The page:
SHA considers changing high-rise to elderly only
Residents complain about young disabled, but where will they go?
With complaints of prostitution, excessive noise and kids running in the
hallways, it’s not surprising that the Springfield Housing Authority (SHA) is considering
changing residency requirements at one or more of its three high-rises to “elderly only.”
Currently, Bonansinga, Hildebrandt and Sankey are open to both seniors and the
disabled. With a number of disabled residents falling between the ages of 18
and 30, the differences in lifestyles are causing some elderly residents to
feel unsafe in their own homes.
According to SHA’s website, 458 apartments are designated for seniors and 227 for “special populations.” The latest SHA report shows 91 residents living in Bonansinga, with 58 percent
reporting a disability. Twenty-six of Bonansinga’s residents are under the age of 62. Sixteen are disabled.
Sankey is home to 102 residents, with 45 percent reporting a disability. Thirty of the residents are under the age of 50. Ten of them are disabled.
Hildebrandt has 151 residents, with 92 percent identifying a disability.
Nineteen are between the ages of 18 and 34. All are disabled. Fifty-three
residents are between the ages of 39 and 49, with 49 reporting a disability.
When asked if SHA is considering changes in residency requirements due to
complaints from the elderly, Jackie Newman, SHA executive director, stated, “There have been no significant problems.” However, minutes from SHA’s July 23, 2007, board meeting reveal otherwise. During the meeting, Housing
Authority Commissioner Linda Douglas-Williams voiced concern about
prostitution, and teenagers going in and out of Hildebrandt at night. “They are moving in the young disabled, and the elderly that are paying the most
are being ousted out.”
The 2007 report also stated that Douglas-Williams “has been asking for an answer to the young disabled problem and somebody should
have an answer by now.”
Minutes from the Aug. 27, 2007, board meeting lists complaints from Hildebrandt, including residents sitting in the lobby allowing strangers to enter into the high-rise late at night, drug dealers walking through the high-rise and someone in the building with a master key breaking into residents’ apartments while they are sleeping.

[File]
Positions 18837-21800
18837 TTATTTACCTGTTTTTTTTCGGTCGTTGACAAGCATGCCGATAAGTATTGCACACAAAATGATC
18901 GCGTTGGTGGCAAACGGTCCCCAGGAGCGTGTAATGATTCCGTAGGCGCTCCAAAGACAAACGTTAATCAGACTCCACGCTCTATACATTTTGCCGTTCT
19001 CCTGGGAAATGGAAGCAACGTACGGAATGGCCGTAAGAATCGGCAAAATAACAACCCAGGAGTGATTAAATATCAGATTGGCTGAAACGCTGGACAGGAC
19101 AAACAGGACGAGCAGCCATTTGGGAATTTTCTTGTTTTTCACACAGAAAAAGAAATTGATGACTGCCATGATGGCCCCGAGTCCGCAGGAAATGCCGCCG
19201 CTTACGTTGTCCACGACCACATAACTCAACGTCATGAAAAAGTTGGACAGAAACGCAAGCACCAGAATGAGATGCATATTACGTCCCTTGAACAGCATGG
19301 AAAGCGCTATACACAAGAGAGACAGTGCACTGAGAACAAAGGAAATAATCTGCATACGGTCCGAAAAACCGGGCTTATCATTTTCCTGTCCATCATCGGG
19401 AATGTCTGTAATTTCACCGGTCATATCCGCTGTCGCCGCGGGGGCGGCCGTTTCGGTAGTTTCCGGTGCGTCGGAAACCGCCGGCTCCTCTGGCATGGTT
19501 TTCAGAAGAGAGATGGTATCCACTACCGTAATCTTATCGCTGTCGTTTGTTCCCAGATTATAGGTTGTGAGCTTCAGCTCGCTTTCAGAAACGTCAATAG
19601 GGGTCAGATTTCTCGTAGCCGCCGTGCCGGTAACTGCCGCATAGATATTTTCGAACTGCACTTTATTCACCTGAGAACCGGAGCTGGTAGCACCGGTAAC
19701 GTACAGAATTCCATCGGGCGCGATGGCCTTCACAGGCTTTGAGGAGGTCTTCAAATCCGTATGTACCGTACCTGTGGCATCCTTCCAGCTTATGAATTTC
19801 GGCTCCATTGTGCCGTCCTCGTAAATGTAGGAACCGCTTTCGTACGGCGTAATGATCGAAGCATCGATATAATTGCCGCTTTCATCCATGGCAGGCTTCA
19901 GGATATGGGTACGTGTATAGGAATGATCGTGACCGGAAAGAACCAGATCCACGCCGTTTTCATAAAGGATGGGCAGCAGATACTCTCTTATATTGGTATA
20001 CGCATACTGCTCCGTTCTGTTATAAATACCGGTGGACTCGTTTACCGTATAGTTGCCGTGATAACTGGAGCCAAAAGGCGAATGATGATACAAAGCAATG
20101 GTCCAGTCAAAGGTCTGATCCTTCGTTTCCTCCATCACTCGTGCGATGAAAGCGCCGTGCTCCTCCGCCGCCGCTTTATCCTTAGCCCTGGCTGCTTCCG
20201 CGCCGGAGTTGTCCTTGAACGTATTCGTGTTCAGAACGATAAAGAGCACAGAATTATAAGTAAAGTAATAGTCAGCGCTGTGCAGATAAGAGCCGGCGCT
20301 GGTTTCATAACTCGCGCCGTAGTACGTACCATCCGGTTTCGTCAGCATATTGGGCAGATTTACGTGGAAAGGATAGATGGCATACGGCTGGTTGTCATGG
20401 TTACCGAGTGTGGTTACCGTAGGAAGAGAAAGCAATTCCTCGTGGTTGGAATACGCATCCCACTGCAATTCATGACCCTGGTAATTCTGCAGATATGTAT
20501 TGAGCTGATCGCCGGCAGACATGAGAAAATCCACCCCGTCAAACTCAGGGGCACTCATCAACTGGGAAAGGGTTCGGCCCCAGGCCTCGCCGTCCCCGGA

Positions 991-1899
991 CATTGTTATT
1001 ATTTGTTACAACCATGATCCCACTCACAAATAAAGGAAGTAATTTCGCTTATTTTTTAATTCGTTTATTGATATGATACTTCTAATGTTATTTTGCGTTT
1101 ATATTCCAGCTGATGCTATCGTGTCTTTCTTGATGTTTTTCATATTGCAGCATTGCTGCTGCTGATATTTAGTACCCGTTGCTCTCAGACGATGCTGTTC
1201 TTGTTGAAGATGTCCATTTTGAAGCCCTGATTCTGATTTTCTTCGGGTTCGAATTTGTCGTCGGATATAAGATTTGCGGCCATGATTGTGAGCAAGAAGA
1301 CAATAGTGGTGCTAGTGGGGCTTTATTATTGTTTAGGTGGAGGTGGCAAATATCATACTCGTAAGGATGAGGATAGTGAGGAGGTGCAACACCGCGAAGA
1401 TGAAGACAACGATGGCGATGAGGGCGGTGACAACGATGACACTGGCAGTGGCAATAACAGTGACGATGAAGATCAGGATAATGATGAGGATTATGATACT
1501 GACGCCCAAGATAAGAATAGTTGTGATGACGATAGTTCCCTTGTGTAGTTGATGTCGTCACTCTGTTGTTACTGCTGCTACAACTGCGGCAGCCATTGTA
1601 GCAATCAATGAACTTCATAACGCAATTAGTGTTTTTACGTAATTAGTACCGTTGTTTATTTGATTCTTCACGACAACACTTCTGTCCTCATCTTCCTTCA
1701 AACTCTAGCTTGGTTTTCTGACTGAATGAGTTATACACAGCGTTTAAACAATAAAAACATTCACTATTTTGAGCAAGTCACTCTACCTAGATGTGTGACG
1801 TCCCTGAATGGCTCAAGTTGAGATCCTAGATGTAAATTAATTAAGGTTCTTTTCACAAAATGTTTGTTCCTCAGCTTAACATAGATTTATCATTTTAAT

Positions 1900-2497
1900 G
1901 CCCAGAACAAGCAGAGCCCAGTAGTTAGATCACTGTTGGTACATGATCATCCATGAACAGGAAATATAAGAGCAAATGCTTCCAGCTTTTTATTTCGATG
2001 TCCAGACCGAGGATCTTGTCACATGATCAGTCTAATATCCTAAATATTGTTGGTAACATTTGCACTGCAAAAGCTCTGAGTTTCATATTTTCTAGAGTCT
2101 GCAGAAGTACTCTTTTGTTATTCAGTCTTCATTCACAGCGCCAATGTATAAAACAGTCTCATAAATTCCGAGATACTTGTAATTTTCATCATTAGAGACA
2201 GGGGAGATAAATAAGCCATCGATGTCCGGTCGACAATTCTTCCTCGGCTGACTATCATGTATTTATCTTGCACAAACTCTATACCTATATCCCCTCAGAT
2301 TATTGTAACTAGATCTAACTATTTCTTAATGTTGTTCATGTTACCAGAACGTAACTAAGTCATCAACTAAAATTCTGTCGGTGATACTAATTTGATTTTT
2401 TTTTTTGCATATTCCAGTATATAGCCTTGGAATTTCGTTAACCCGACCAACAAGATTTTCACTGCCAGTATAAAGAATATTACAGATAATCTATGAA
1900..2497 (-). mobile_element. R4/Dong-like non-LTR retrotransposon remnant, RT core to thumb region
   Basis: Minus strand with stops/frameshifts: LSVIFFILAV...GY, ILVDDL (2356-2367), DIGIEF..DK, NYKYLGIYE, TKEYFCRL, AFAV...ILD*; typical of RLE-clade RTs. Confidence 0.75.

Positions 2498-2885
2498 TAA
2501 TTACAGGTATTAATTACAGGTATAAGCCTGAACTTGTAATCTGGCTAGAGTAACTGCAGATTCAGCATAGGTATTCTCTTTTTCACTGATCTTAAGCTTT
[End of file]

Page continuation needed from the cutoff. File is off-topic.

According to Newman, the agency is required by the federal Department of Housing and Urban Development (HUD) to create a housing designation plan. However, the agency does not mandate “senior only” housing. In fact, Newman said that most HUD-funded programs have mixed populations.
Last month SHA conducted a public meeting about the idea of making one or more of the buildings for seniors only. Afterwards agencies that advocate for the disabled were asked to submit letters to the SHA by Jan. 15 outlining the impact the change would have on their constituents.
Dave Munroe, independent specialist for Springfield Center for Independent Living, says news of the proposed change left advocates for the disabled “pretty hot.” Munroe: “They said that they are considering all options. Yet, the only option we heard was re-designating all three high-rises as senior only.” According to Newman, the housing authority is only considering changing residency at Hildebrandt.
The problem with changing housing requirements in any of the high-rises, say
advocates for the disabled, is that affordable housing for disabled individuals
with low incomes is already hard to come by. The change would make finding a
place to live nearly impossible.
“Right now, public housing is the only option for this group, many of whom are
either on full social security, social security disability, or have a
disability that they have not yet been able to prove, said Munroe. “Those who do obtain housing from SHA pay a minimum of $50 per month rent,
including utilities. They are not going to be able to find such housing with
Anne Ford, executive director for Illinois Network of Centers for Independent
Living, is also concerned about the disabled being able to find housing should
SHA change residency requirements for any of its buildings. “If the decision is made to change residency requirements, I hope SHA will
consider the fact that it takes time to find housing, particularly if you are
in a wheelchair.”
Newman says when making its decision, the housing authority will look at the letters submitted by agencies providing services to the disabled. In addition, SHA plans to hold public meetings at each of the high-rises at the end of the month. SHA plans to finalize a new plan in the next month or two.